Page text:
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Snottygobble hacks up propagation mystery


Snottygobble hacks up propagation mystery

The fruit of the snottygobble. Credit: Kerryn Chia Local researchers have unravelled the germination secrets of WA’s strangely-named snottygobble tree (Persoonia longifolia R.Br.), thereby opening the door for the species to help rehabilitate WA’s landscape. UWA research has found that summer thunderstorms are just one of the critical factors required by the seeds from one of WA’s most unusual and iconic plants to germinate.
In what has been a biological mystery that has baffled scientists for many years, these extensive findings could prove extremely valuable in attempts to germinate other species with hard woody endocarps (nut-like structures) throughout WA and the rest of Australia.
For the seeds to germinate a very specific set of circumstances are required, which is why the return of this species to restored areas has, to date, been unsuccessful, UWA PhD student Kerryn Chia says.
P.longifolia is found in WA’s jarrah forests, areas which are also mined for bauxite.
But mining companies have often found returning this species to mined areas to restore it is challenging, this is despite the species being included in seed mixes or direct return of topsoil.
In a major coup for these mining companies, Ms Chia says her studies show one of the most critical factors in the snottygobble’ s germination is exposure to between two and four summer thunderstorms and extended warm temperatures of above 30⁰C over the summer months.
”Nursery, laboratory and burial trials have shown the seeds require between two and four summer thunderstorms of greater than 10mm of moisture each, to break the seed dormancy,” she says.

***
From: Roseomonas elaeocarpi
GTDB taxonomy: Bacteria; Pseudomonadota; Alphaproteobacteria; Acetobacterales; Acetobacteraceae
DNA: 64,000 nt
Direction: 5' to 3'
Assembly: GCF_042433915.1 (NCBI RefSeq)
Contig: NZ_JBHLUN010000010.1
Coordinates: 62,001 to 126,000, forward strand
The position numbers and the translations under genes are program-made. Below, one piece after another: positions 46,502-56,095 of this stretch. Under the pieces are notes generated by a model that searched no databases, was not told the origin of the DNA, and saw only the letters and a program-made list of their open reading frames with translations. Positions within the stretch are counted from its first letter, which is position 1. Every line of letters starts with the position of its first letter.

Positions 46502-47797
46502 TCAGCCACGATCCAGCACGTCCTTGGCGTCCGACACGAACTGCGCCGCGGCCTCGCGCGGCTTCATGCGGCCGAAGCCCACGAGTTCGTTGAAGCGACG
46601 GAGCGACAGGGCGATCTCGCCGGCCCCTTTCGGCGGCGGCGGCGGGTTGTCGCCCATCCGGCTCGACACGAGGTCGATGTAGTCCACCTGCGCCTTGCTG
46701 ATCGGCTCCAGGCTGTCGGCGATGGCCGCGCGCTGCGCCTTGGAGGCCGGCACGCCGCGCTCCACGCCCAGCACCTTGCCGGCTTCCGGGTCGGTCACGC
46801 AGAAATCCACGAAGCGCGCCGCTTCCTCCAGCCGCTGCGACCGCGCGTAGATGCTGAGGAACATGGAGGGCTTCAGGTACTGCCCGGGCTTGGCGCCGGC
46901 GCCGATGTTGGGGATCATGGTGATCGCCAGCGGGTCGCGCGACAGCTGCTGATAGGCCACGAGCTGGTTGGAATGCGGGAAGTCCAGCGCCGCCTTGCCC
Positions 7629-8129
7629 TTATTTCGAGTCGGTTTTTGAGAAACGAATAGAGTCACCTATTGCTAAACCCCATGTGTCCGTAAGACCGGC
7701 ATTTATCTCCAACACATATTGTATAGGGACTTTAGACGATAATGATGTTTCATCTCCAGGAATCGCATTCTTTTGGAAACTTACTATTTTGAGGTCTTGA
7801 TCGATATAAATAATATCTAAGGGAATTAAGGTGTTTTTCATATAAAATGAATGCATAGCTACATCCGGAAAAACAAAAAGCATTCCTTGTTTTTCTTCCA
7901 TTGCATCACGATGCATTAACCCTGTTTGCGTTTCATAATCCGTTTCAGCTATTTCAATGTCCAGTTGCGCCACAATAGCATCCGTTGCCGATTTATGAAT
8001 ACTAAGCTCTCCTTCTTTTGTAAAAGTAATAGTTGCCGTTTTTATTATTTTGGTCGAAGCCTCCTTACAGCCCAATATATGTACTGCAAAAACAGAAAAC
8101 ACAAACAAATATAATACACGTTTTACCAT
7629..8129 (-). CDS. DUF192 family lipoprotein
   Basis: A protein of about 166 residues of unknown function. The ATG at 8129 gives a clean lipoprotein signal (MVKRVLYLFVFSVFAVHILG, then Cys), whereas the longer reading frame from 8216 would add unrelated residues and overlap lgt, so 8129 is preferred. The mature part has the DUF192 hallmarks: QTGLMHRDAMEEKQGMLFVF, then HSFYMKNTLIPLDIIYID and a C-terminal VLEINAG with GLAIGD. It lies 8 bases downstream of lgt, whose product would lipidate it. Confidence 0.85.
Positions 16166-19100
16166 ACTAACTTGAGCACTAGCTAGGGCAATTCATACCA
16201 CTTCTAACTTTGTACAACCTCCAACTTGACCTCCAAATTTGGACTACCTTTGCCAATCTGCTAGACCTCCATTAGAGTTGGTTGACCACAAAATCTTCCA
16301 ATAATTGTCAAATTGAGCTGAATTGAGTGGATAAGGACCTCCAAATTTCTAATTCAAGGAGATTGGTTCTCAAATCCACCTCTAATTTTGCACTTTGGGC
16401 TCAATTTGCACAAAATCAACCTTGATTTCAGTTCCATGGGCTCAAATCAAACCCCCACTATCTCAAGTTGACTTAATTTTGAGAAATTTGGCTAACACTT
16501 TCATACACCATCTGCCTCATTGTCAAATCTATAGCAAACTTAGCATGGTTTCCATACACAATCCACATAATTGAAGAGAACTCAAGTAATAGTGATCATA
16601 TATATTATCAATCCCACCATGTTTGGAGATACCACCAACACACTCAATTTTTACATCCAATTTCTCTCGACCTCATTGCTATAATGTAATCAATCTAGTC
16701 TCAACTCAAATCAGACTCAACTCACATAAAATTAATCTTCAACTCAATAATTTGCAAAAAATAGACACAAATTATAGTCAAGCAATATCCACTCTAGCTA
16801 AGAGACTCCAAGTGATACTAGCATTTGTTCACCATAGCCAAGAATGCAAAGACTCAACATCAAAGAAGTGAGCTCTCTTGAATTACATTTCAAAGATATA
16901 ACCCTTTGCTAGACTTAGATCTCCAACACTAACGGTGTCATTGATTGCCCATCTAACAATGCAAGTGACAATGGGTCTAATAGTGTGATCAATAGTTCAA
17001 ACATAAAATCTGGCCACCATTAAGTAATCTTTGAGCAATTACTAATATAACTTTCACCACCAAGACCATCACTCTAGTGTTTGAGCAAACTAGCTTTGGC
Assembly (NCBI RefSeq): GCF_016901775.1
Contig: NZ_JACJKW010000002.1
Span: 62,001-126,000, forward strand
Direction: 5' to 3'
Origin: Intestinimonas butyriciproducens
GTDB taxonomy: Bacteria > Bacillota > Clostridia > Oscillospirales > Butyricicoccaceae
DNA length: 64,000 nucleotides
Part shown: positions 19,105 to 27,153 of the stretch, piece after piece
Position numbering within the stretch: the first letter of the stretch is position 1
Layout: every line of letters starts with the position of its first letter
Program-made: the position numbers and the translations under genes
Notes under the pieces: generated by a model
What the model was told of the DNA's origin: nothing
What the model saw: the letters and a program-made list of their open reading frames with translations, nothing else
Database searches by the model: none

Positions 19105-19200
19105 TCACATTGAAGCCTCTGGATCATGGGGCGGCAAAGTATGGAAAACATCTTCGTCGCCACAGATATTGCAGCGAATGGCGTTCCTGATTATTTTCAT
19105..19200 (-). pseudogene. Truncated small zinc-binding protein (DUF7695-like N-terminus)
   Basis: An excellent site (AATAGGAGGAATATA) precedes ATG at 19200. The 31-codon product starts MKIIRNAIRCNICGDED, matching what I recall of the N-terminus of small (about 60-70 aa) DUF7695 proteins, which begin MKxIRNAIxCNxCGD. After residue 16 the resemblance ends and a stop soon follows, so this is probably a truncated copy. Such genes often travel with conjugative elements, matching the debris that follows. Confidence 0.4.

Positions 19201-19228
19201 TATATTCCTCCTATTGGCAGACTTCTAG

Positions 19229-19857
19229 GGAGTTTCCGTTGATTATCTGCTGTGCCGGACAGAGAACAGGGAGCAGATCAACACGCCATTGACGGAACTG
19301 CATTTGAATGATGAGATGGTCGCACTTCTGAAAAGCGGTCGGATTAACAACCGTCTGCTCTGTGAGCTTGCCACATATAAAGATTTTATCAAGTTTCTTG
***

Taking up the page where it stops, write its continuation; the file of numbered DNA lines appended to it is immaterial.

”We also found the length of the warm summer period was critical with seeds needing to be exposed to summer temperatures for up to 20 weeks and germination finally occurring at fluctuating winter temperatures of 10–20 degrees.
”The seed of P.longifolia has physiological dormancy and requires both warm wet conditions in summer combined with a wet cold burst in winter before germinating in early spring, showing how complex natural germination systems can be.
Now that the germination formula has been discovered, seedlings can be grown in a controlled environment before planting in restored areas of the jarrah forest.
Ms Chia says many hard woody endocarp species across Australia are also difficult to germinate including other species of Persoonia, plus Astroloma, Leucopogon, Eremophila and Scaevola species.
She says the technologies developed through this study could be transferrable to these other plants.
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Provided by:Science Network WA

This article first appeared on ScienceNetwork Western Australia a science news website based at Scitech.

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